Geocachers have taken advantage of that space and minimal traffic to create a couple large 'power trails'. The Highway to Hell series includes over 3000 caches, but I wasn't here for numbers, at least not massive cache numbers. I was here to tick off three counties that were stopping me from submitting a specific cache for publication. I did pick up 3 H2H caches that were along Highway 95, just to say I did.

Las Vegas is home to a number of virtual caches, but only one was convenient to my efficient route through town. As long as I was snagging the cache, I also picked up a package from the gift shop for my understanding wife who was home doing more of her PT appointments.

North of Las Vegas on Highway 93, things slowed down for a bit for road construction. One lane for traffic, and the shoulder for bottom-drop trucks hauling asphalt. My next goal was Lincoln County, Nevada.

Lincoln County has a little section of it that abuts Arizona, but it's greater(??) claim to fame is as an access point to Area 51 and associated aliens.

Crystal Springs leverages the only claim to fame they have, but yes, I did stop and buy a tee shirt.

They're also home to the beginning of the E.T. Highway. E.T. Highway is a world famous power trail with a couple thousand caches that starts here and wanders west to Nye County where there are many other power trails.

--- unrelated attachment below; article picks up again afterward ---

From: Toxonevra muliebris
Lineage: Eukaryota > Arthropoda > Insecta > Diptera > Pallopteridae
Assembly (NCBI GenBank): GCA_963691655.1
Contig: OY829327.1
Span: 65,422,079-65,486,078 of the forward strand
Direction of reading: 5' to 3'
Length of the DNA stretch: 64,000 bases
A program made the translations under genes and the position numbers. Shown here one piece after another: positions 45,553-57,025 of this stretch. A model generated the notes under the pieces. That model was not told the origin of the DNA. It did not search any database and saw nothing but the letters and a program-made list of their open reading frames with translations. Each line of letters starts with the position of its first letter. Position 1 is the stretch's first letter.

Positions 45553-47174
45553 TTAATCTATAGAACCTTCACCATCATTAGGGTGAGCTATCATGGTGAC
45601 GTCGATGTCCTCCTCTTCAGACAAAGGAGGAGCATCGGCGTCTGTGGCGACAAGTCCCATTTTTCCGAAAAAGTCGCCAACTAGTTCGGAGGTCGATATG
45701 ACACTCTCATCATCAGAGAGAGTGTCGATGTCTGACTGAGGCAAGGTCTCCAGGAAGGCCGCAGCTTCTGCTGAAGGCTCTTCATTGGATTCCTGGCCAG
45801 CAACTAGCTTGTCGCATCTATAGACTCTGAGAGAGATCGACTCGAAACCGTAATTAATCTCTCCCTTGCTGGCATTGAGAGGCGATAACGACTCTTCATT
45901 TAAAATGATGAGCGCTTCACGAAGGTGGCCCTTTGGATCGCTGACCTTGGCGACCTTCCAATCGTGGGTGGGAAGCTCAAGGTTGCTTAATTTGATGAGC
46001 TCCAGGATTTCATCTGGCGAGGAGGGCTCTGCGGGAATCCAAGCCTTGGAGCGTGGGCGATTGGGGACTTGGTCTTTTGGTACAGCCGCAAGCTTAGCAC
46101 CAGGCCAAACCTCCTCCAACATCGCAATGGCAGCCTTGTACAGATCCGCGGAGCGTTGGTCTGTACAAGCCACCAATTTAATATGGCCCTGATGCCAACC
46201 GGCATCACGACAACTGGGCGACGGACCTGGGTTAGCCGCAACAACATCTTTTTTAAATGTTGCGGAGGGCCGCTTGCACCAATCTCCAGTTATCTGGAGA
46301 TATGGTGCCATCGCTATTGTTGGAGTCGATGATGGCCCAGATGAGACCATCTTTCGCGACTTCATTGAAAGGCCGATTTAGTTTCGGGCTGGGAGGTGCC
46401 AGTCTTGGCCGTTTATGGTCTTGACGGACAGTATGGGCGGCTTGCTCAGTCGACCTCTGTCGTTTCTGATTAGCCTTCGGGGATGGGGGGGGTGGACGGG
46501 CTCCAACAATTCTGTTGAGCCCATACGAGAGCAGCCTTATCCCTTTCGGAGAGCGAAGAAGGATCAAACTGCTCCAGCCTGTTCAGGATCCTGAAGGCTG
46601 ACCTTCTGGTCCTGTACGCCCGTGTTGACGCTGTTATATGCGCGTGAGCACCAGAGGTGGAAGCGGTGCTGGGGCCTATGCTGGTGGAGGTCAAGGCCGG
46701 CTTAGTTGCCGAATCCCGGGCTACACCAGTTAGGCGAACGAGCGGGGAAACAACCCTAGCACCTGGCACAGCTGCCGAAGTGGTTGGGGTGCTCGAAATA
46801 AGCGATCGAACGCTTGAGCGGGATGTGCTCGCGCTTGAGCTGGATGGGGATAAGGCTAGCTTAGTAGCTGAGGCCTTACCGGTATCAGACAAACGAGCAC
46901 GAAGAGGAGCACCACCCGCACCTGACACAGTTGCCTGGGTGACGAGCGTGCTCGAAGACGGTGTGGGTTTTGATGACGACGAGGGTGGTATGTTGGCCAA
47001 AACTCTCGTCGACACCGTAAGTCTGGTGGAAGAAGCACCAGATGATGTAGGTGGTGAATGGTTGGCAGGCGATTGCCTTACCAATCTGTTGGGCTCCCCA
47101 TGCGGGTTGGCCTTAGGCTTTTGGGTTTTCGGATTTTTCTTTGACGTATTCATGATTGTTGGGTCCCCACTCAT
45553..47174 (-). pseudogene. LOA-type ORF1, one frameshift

I signed the logs in the caches in "downtown" Crystal Springs and then continued north and east. The plan was to boondock for the night near Panaca Summit on Highway 319 before departing Nevada for Utah, but there was still time before sundown, so I kept going to Modena, Utah and beyond.

Home for the night was an area at the top of the pass east of Newcastle, Utah with a nice view of Silver Peak. This spot was especially nice because of the trees that shielded it from view of the highway and the good AT&T connectivity that gave me a chance to log the day's 48 caches.

Saturday, June 16, 2018

Road Trip Planning

I've used a lot of different tools for RV trip planning including MS Streets and Trips which is no longer available and some on-line resources like Good Sam's trip planner, but I keep coming back to my default AAA paper maps for the big picture, Google Maps for calculating miles, and a trusty spreadsheet to keep track of daily details.